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Title: X-ray absorption spectroscopy studies on magnetic tunnel junctions with AlO and AlN tunnel barriers

Abstract

X-ray photoelectron spectroscopy (XPS) and x-ray absorption spectroscopy (XAS) measurements of the optimized magnetic tunnel junctions (MTJs) with AlO and AlN barriers have been performed to study the chemical structures of the barrier and the underlying layer. These MTJs with AlO and AlN barriers exhibited increased tunneling magnetoresistance (TMR) after annealing at 200 deg. C from 27% to 45% and from 25% to 33%, respectively. Surprisingly, the XPS and XAS measurements confirmed that both the as-grown and the annealed MTJs had metallic Co and Fe at the interface between the barrier and the underlying CoFe layer. After annealing, under-stoichiometric AlO{sub x} and AlN{sub x} phases in MTJs with AlO and AlN barriers partially transformed into stoichiometric Al{sub 2}O{sub 3} and AlN phases, respectively. Thus the increase in TMR after annealing for MTJs with clean interface between the barrier and the underlying layer is believed due to the anion redistribution inside the barrier layer, not from back diffusion from pinned magnetic layer to barrier layer.

Authors:
; ; ; ; ; ;  [1];  [2];  [2];  [2]
  1. Advanced Light Source, Lawrence Berkeley Laboratory, Berkeley, California 94720 (United States)
  2. (Korea, Republic of)
Publication Date:
OSTI Identifier:
20788121
Resource Type:
Journal Article
Resource Relation:
Journal Name: Journal of Applied Physics; Journal Volume: 99; Journal Issue: 8; Conference: 50. annual conference on magnetism and magnetic materials, San Jose, CA (United States), 30 Oct - 3 Nov 2005; Other Information: DOI: 10.1063/1.2176055; (c) 2006 American Institute of Physics; Country of input: International Atomic Energy Agency (IAEA)
Country of Publication:
United States
Language:
English
Subject:
36 MATERIALS SCIENCE; ABSORPTION SPECTROSCOPY; ALUMINIUM NITRIDES; ALUMINIUM OXIDES; ANIONS; ANNEALING; COBALT ALLOYS; INTERFACES; IRON ALLOYS; LAYERS; MAGNETORESISTANCE; STOICHIOMETRY; SUPERCONDUCTING JUNCTIONS; TEMPERATURE DEPENDENCE; TEMPERATURE RANGE 0400-1000 K; TUNNEL EFFECT; X-RAY PHOTOELECTRON SPECTROSCOPY; X-RAY SPECTRA; X-RAY SPECTROSCOPY

Citation Formats

Mun, B. S., Moon, J. C., Hong, S. W., Kang, K. S., Kim, K., Kim, T. W., Ju, H. L., Department of Physics, Yonsei University, Seoul 120-749, Devices Laboratory, Samsung Advanced Institute of Technology, Giheung, Kyunggi-do 449-711, and Advanced Light Source, Lawrence Berkeley Laboratory, Berkeley, California 94720 and Department of Physics, Yonsei University, Seoul 120-749. X-ray absorption spectroscopy studies on magnetic tunnel junctions with AlO and AlN tunnel barriers. United States: N. p., 2006. Web. doi:10.1063/1.2176055.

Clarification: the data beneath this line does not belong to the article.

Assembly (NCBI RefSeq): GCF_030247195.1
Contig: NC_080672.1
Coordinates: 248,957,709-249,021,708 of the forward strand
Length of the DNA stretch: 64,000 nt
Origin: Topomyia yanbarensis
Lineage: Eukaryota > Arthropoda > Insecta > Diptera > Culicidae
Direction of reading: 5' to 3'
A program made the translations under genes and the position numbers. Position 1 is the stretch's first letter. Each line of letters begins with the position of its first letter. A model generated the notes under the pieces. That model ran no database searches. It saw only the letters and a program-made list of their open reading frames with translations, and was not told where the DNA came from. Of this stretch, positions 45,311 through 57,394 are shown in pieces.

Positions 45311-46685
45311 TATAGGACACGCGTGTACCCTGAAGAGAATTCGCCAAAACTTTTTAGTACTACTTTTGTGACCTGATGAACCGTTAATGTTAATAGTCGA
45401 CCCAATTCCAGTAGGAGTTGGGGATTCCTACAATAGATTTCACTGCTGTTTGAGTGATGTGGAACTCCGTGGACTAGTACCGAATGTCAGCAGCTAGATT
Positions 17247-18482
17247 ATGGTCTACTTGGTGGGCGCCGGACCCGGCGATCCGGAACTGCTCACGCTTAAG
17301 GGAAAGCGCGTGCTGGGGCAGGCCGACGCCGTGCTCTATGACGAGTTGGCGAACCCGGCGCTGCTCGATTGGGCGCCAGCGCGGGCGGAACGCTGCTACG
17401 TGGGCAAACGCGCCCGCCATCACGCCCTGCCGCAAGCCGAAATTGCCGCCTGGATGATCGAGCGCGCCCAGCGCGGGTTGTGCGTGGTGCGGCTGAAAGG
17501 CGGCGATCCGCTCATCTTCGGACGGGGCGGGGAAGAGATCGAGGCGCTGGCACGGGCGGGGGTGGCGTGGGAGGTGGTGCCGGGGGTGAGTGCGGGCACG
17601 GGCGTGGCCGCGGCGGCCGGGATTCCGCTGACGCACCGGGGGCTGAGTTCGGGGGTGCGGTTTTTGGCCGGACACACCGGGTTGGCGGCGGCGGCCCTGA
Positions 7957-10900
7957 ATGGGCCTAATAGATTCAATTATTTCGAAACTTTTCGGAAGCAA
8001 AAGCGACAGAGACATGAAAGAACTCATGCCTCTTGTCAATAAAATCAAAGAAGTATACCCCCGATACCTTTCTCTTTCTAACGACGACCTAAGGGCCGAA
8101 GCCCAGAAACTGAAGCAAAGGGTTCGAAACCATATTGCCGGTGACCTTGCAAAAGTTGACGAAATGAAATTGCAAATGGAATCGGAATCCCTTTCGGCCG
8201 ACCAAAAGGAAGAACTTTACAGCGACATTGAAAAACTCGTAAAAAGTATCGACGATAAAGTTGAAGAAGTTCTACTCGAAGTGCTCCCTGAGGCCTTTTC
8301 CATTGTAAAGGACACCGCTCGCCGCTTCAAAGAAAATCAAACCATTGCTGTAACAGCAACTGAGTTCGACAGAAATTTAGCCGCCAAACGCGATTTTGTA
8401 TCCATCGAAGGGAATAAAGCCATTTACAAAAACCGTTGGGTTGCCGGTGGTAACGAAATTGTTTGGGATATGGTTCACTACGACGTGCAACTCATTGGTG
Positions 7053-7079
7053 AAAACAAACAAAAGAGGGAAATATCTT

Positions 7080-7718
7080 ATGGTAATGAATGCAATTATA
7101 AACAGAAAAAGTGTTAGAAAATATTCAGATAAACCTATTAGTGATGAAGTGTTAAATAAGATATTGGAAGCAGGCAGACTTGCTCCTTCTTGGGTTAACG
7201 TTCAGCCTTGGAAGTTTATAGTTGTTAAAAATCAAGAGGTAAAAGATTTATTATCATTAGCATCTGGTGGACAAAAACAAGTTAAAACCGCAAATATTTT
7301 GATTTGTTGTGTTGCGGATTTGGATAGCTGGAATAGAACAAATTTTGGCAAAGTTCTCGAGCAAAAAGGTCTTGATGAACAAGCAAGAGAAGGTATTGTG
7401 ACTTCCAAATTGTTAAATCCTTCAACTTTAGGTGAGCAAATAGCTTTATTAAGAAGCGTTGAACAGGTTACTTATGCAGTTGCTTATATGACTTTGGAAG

Mun, B. S., Moon, J. C., Hong, S. W., Kang, K. S., Kim, K., Kim, T. W., Ju, H. L., Department of Physics, Yonsei University, Seoul 120-749, Devices Laboratory, Samsung Advanced Institute of Technology, Giheung, Kyunggi-do 449-711, & Advanced Light Source, Lawrence Berkeley Laboratory, Berkeley, California 94720 and Department of Physics, Yonsei University, Seoul 120-749. X-ray absorption spectroscopy studies on magnetic tunnel junctions with AlO and AlN tunnel barriers. United States. doi:10.1063/1.2176055.
Mun, B. S., Moon, J. C., Hong, S. W., Kang, K. S., Kim, K., Kim, T. W., Ju, H. L., Department of Physics, Yonsei University, Seoul 120-749, Devices Laboratory, Samsung Advanced Institute of Technology, Giheung, Kyunggi-do 449-711, and Advanced Light Source, Lawrence Berkeley Laboratory, Berkeley, California 94720 and Department of Physics, Yonsei University, Seoul 120-749. Sat . "X-ray absorption spectroscopy studies on magnetic tunnel junctions with AlO and AlN tunnel barriers". United States. doi:10.1063/1.2176055.
@article{osti_20788121,
title = {X-ray absorption spectroscopy studies on magnetic tunnel junctions with AlO and AlN tunnel barriers},
author = {Mun, B. S. and Moon, J. C. and Hong, S. W. and Kang, K. S. and Kim, K. and Kim, T. W. and Ju, H. L. and Department of Physics, Yonsei University, Seoul 120-749 and Devices Laboratory, Samsung Advanced Institute of Technology, Giheung, Kyunggi-do 449-711 and Advanced Light Source, Lawrence Berkeley Laboratory, Berkeley, California 94720 and Department of Physics, Yonsei University, Seoul 120-749},
abstractNote = {X-ray photoelectron spectroscopy (XPS) and x-ray absorption spectroscopy (XAS) measurements of the optimized magnetic tunnel junctions (MTJs) with AlO and AlN barriers have been performed to study the chemical structures of the barrier and the underlying layer. These MTJs with AlO and AlN barriers exhibited increased tunneling magnetoresistance (TMR) after annealing at 200 deg. C from 27% to 45% and from 25% to 33%, respectively. Surprisingly, the XPS and XAS measurements confirmed that both the as-grown and the annealed MTJs had metallic Co and Fe at the interface between the barrier and the underlying CoFe layer. After annealing, under-stoichiometric AlO{sub x} and AlN{sub x} phases in MTJs with AlO and AlN barriers partially transformed into stoichiometric Al{sub 2}O{sub 3} and AlN phases, respectively. Thus the increase in TMR after annealing for MTJs with clean interface between the barrier and the underlying layer is believed due to the anion redistribution inside the barrier layer, not from back diffusion from pinned magnetic layer to barrier layer.},